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Banks S.P.
Department of Automatic Control and Systems Engineering,University of Sheffield,
Sheffield S1 3JD, UK
Keywords: stability, input–output systems, gain, circle theorem, passivity

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1. Introduction
2. Signals and Norms
3. Systems and Gains
4. The Circle Theorem
5. Passivity
6. Interconnected Systems, Graphs, and Robustness
7. Conclusions and Further Developments
Biographical Sketch

In this article we define input–output stability for a system by considering the relative
“size” of signals at the input and output. This leads to the notion of gain, which
generalizes the gain of a linear amplifier. The small-gain theorem is the basic result, and
states that the product of the gains in a feedback loop should be less than one for
stability. After considering linear systems, we discuss the case of bilinear systems, and
obtain an expression for the gain of such systems. The circle theorem for feedback
systems containing a linear element and a nonlinear element in the feedback loop is
covered in detail, and generalizations based on passivity and multipliers are introduced.
Finally the robustness of stability under parameter changes and input disturbances is
1. Introduction

The notion of stability is one of the most important concepts in the whole of systems
theory. An overall closed-loop system must be stable even if the plant has been
deliberately designed to be unstable (as in the case of modern fighter aircraft, for
example). This intuitive idea of stability, that systems should not produce signals of
unbounded growth for input signals that are bounded in some sense, can be formalized
in a number of ways; the most popular and effective are the Lyapunov notion of
stability based on internal energy dissipation, and the input–output definition based
essentially on the “gain” of the system. Much of the input–output theory can be traced
back to the work of Zames, Sandberg, and Popov. The gain of a linear amplifier is, of
course, just the ratio of the output and the input voltages, which is a positive number.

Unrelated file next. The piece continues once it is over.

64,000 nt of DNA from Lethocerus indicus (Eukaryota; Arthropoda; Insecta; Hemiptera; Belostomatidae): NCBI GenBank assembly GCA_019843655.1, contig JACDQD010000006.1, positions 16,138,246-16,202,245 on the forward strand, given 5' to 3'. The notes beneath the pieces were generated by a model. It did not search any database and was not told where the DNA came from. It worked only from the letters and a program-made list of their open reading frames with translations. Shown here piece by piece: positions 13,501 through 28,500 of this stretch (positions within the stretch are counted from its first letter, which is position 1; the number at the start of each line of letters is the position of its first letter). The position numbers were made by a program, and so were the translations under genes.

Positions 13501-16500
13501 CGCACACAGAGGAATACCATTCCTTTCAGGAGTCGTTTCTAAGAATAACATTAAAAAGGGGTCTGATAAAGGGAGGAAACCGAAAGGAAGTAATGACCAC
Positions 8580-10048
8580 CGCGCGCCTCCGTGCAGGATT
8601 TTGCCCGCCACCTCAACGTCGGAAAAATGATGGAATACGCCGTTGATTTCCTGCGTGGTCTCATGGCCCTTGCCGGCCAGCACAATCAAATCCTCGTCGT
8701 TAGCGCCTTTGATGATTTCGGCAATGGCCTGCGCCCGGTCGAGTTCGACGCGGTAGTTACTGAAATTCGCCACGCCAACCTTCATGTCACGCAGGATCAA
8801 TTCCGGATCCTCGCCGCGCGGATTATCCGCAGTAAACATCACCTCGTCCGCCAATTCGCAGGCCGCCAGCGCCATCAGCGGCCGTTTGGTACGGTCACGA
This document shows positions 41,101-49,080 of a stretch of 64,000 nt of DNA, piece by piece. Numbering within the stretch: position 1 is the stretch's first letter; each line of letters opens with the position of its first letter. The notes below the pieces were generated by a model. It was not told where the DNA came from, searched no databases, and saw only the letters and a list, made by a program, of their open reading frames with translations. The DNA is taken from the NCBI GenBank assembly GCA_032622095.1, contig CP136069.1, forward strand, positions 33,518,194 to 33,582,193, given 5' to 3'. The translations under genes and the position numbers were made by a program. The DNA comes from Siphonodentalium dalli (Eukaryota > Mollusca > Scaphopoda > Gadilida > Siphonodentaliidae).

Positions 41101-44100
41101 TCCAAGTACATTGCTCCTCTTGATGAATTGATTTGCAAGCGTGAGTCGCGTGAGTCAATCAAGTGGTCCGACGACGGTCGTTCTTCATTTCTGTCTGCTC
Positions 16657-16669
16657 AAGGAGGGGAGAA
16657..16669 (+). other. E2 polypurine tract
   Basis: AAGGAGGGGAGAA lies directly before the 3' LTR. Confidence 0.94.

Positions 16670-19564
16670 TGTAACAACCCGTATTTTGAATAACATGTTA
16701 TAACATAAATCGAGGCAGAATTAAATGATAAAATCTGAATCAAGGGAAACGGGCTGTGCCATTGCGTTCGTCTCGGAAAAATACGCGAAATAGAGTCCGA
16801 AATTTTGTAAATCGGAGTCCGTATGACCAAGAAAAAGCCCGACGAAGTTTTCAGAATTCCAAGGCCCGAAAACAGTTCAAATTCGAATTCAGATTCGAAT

We shall see that this simple notion of gain generalizes to many kinds of nonlinear
systems, provided we have a concept of “size” on the input and output signals, and we

©Encyclopedia of Life Support Systems (EOLSS)

CONTROL SYSTEMS. This is usually done by means of a `norm’. (Note. the image space must be some infinite-dimensional vector space.S2 is linear and we can obtain generalizations of the Nyquist stability criterion in the form of Popov’s theorem or the various circle criteria. we shall see that the gain is then not necessarily constant. U SA NE M SC PL O E – C EO H AP LS TE S R S Once we have defined input–output stability for a general (open-loop) system. and there may be unknown disturbances in the system. described by partial differential or functional differential equations. In many cases.” which states that if the product of the gains of S1 and S2 is less than one. Figure 1. XII . A simple feedback system 2. most systems are not known completely: some parameters may be unknown. First. It is therefore necessary to know that the stability of some nominal system implies that of systems perturbed around the nominal one and also what “size” of perturbations can be allowed. we must have some notion of “size” of a signal in order to measure the relative size of the output and input signals to n n the system. although for controllable and observable linear systems the two concepts coincide. that for distributed parameter systems. p >1 . which state that the frequency response of the linear part must lie in a certain circle whose radius and center are specified by the nonlinear part.) In order to define the stability of a system. then the overall system is input–output stable. When we consider systems in the form of a feedback loop with a subsystem in the feedforward path and one in the feedback path.P. however.Input–Output Stability . ROBOTICS AND AUTOMATION . and we shall mention the most basic results. This is the theory of robustness. Signals and Norms A signal in a system is taken as some vector-valued function t → f (t ) : R → R of time into Euclidean n-space (although it is sometimes useful to consider complex vector-valued functions). In general.Vol. but can be a nonlinear positive real-valued function. Such a signal may be an input or an output of a system. it will be clear that it is not equivalent to Lyapunov stability in general. on the image space R of the signals we place some n-dimensional norm. such as the one in Figure 1. the model may be only approximate. shall do this by introducing a “norm” on these signals. then we will show that the most basic result is the celebrated “small-gain theorem. Finally. one of the subsystems S1.Banks S. such as 1/ 2 ⎛ n 2⎞ x 2 = ⎜ ∑ xi ⎟ ⎝ i =1 ⎠ 1/ p or x p ⎛ n p⎞ = ⎜ ∑ xi ⎟ ⎝ i =1 ⎠ ©Encyclopedia of Life Support Systems (EOLSS) .